Youth Orchestras of Namibia
Youth Orchestras of Namibia (YONA) is inspired by the El Sistema movement which has been activating social change through music since 1975. YONA has adopted this vision and uses music and the orchestra as a tool to foster social transformation, aiming to create unity in diversity and to develop children academically, socially and personally.
Background of the organisation:
YONA came into existence because of a dream of Gretel Coetzee (an opera singer) and her husband, Eike. Raising children in Windhoek, they realized that there is a shortage of music teachers, even though there is great interest among Namibians to learn music. The vast musical talent goes undeveloped.
Another problem common to Namibian society is the lack of supervision after school hours, especially among historically disadvantaged communities. A great number of children are left to fend for themselves in the afternoons after school. This results in:
- Academic underachievement
- Drug and alcohol abuse
- Teenage pregnancies
Gretel Coetzee started to explore possibilities, and discovered the El Sistema movement, which has generated social change since 1975. It started in South America and is now a worldwide movement.
In November 2016, Eike and Gretel Coetzee, together with two other trustees, formed a registered Trust, with the vision of social change through music and the orchestra. The beneficiaries of the trust are the children of Namibia.
YONA received permission from the Ministry of Education to use facilities in schools. The pilot project started by giving music lessons to first and second grade classes at the Suiderhof Primary School. In 2017 recorder lessons were added to the programme. In 2018 the woodwinds section was launched with the financial support of Horizon. The scope of activities has expanded, and recorder lessons have started at the Bernard Nordkamp Centre in Katutura, Windhoek and clarinet, flute and oboe lessons have been added to the Suiderhof Primary programme.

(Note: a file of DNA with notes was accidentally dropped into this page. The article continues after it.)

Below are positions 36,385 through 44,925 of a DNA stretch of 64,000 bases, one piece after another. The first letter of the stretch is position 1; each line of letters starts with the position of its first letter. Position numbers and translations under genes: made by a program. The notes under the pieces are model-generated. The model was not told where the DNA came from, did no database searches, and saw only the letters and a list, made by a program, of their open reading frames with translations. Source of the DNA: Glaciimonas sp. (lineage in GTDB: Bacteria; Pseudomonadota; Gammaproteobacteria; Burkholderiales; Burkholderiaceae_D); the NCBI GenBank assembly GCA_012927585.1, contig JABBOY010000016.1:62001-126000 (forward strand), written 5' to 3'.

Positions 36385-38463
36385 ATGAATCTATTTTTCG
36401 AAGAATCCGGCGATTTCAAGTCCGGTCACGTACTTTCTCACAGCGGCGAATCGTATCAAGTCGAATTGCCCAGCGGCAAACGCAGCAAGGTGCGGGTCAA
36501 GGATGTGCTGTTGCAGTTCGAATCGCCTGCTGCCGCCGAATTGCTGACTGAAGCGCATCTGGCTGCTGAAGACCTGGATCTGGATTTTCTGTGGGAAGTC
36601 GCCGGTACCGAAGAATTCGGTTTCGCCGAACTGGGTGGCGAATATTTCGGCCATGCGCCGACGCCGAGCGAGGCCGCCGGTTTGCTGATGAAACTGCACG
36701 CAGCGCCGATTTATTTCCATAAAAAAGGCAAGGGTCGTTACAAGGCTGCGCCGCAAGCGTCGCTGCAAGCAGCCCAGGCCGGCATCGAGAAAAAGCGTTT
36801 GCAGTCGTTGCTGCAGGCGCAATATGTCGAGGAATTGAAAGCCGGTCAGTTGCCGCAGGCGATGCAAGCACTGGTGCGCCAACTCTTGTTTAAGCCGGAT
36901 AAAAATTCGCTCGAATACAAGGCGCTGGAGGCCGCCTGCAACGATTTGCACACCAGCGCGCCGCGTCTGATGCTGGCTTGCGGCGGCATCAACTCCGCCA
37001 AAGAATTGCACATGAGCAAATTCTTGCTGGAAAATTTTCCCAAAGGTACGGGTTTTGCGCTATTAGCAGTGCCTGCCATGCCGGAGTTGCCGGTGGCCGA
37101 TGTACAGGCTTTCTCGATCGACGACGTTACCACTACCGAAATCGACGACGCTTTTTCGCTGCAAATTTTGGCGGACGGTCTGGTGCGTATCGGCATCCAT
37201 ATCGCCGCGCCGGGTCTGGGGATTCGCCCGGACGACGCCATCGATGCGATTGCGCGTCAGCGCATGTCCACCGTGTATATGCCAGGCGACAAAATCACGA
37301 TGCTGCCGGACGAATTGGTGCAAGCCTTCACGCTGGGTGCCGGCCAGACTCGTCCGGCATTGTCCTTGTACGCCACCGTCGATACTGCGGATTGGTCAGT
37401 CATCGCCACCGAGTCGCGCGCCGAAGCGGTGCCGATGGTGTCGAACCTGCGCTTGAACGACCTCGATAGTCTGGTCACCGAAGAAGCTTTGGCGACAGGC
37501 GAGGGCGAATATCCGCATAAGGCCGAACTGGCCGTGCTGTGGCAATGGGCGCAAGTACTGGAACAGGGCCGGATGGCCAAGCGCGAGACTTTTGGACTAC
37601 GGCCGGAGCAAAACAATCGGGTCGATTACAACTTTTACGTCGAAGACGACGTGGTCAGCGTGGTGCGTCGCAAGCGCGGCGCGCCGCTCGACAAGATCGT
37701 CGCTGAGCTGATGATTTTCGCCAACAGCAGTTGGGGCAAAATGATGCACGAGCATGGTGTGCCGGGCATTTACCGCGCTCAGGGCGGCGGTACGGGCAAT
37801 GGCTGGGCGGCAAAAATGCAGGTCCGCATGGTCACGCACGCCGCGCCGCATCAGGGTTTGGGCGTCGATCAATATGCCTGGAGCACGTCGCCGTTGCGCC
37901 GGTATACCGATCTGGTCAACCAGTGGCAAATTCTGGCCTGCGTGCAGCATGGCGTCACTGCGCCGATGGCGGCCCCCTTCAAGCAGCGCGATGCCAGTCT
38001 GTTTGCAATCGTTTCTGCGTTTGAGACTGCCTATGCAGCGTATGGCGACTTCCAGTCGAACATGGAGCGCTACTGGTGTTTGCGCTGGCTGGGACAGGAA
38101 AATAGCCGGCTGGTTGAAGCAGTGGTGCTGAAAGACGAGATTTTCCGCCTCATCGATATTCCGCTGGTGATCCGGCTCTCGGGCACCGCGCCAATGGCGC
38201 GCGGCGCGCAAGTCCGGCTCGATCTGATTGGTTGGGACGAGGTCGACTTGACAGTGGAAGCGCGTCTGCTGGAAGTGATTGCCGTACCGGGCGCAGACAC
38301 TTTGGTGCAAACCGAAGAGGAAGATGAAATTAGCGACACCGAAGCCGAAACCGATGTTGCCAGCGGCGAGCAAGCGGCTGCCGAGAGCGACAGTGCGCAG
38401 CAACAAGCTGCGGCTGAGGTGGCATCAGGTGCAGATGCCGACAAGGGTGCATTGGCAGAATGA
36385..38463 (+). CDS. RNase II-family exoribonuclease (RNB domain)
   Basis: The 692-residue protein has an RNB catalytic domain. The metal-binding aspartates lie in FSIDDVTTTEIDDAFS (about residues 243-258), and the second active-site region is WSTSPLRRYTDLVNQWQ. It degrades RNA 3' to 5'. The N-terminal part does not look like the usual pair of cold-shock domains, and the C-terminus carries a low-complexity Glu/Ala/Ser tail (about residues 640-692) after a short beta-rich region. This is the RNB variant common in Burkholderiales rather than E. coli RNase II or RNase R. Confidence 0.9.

Location and Team:
The main location is in the music rooms of Suiderhof Primary school. This school is centrally located, with demographics representatives of the various Namibian culture groups.
Our other locations are Bernard Nordkamp Centre and Physically Active Youth. Both are after-care centres in the Katutura township.
Gretel Coetzee is the Director of the programme, as well as violin and orchestra teacher. She is supported in her work by an administrative assistant, accountant, and a team of 10 instrumental teachers and volunteers, most of whom work part-time at YONA, while they also have other careers.
18 children have been with YONA since 2017 and are continuing to develop.
Currently, 110 children learn to play musical instruments at YONA
160 first grade learners receive general class music lesson on a weekly basis.
A total of 650 children have benefitted from the programme since 2017.
Children show improved confidence and concentration. Parents report that YONA is a safe, happy place, where children feel a sense of belonging and learn to work in teams. Many parents also report better academic results.
At the regular concerts, the children’s musical progress is evident, as well as the joy they have in friendships and teamwork.
Strategy for the future
YONA is nurturing the future musicians of Namibia, so that they can in turn become the teachers, mentors and providers for YONA’s next generation. YONA’s long term goal is to create music centres all over Namibia.
Relationship with Horizon
Stichting Horizon has been the main sponsor of the woodwinds section since September 2018. They have paid for new instruments (Flutes, Clarinets and Oboes) and have also covered the woodwinds’ tuition fees, transport and internet. Their enthusiastic but thorough approach to our collaboration has been heartening and inspiring.